Corroborating our results, of which the WP and the SAD are good anthropometric indicators of insulin resistance, Pouliot et al6, in a sample that consisted of 81 adult men, reported that the WP and the SAD are the best anthropometric indicators related to cardiometabolic risk factors, such as increased fasting insulinemic levels.

Although the HOMA-IR is not the most accurate method for the identification of insulin resistance, that is, the gold-standard method as the clamp technique, it represents an adequate method for population-based studies. Several validation studies have demonstrated strong correlations between the two methods39,40. Moreover, the present study used an assay for insulin that presents no crossover reaction with pro-insulin, which guarantees higher reliability of our plasma insulin measurements.

Another important point refers to the inclusion of individuals that are metabolically healthy regarding the variables related to insulin resistance, which resulted, although not on purpose, in a sample that consisted of individuals with low insulinemic levels and, consequently, low levels of HOMA-IR. Furthermore, most of the volunteers (72.5%) practiced regular physical activities (data not presented), a factor known to exercise a positive influence on insulin sensitivity, which might also have contributed to the HOMA-IR levels.

However, it is important to mention that, even if this sample consists only of healthy individuals with low levels of HOMA-IR, moderate correlations between the waist perimeter, the sagittal abdominal diameter and HOMA-IR were identified, demonstrating the association between these variables. Additionally, in general, our sample consisted of an n that was higher than or similar to the ones evaluated by most of the aforementioned studies, which ensures that our findings have reliability and statistical power.

 

Conclusion

In conclusion, the waist perimeter and the sagittal abdominal diameter are highly reproducible anthropometric measures and the anatomic sites tested here for the sagittal abdominal diameter and the waist perimeter are not the same between them. Among the studied sites, the smallest girth between the thorax and the hip for the sagittal abdominal diameter and the midpoint between the iliac crest and the last rib for the waist perimeter are the sites of choice for predicting insulin resistance. Therefore, we suggest the inclusion of these two measures, measured at these anatomic sites, in clinical practice to evaluate insulin resistance. The choice between the two shall be based on the available infra-structure and the examiner's capacity to perform such measurement. Both are relatively inexpensive; however, the measurement of the sagittal abdominal diameter requires the presence of an abdominal caliper and an examining table so that the patient can lie in the supine position.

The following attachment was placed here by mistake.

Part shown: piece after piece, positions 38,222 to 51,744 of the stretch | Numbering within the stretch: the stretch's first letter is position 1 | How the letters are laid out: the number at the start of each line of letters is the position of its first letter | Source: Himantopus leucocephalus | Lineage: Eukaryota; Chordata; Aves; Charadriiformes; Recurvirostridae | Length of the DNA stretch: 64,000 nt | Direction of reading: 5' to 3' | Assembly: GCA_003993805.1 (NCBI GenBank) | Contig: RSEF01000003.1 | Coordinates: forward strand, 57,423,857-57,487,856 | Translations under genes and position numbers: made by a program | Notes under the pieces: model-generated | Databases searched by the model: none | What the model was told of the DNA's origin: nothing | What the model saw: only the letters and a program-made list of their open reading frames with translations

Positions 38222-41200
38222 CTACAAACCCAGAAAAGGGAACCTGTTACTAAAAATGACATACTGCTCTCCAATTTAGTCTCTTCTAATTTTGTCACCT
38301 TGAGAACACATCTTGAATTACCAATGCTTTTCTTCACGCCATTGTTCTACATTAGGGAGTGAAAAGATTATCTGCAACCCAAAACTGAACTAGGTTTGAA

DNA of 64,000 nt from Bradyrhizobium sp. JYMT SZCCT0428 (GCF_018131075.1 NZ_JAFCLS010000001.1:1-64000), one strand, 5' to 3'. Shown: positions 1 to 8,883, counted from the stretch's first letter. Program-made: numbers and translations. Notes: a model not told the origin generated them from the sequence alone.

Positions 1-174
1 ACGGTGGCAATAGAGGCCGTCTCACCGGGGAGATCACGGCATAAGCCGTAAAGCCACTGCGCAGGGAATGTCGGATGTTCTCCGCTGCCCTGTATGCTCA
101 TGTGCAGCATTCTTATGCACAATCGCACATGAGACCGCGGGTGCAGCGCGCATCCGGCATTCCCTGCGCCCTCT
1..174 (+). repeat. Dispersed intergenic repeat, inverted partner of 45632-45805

Further studies are suggested to evaluate the behavior of several anatomic sites tested here, such as the waist perimeter and the sagittal abdominal diameter in the prediction of insulin resistance in women, in other ethnic groups and at different age ranges, such as adolescents and the elderly, allowing the use of these indicators of insulin resistance in the population as a whole, either in population screening procedures or even in clinical practice, in a standardized way.

 

Acknowledgements

To CNPq and FAPEMIG for financial support and to LIMED (Laboratory of Investigation in Metabolism and Diabetes) – UNICAMP for the scientific partnership.

Potential Conflict of Interest

No potential conflict of interest relevant to this article was reported.

Sources of Funding

This study was funded by FAPEMIG and CNPq.

Study Association

This article is part of the thesis of master submitted by Ana Carolina Junqueira Vasques, from Universidade Federal de Viçosa.

 

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Mailing address:
Ana Carolina Junqueira Vasques
Laboratório LIMED – Gastrocentro – UNICAMP
Rua Carlos Chagas, 420, Cidade Universitária
13081-970 - Campinas, SP - Brazil
E-mail: anacarolinavasques@yahoo.com.br

Manuscript received on August 24, 2008; revised manuscript received on September 26, 2008; accepted on October 10, 2008.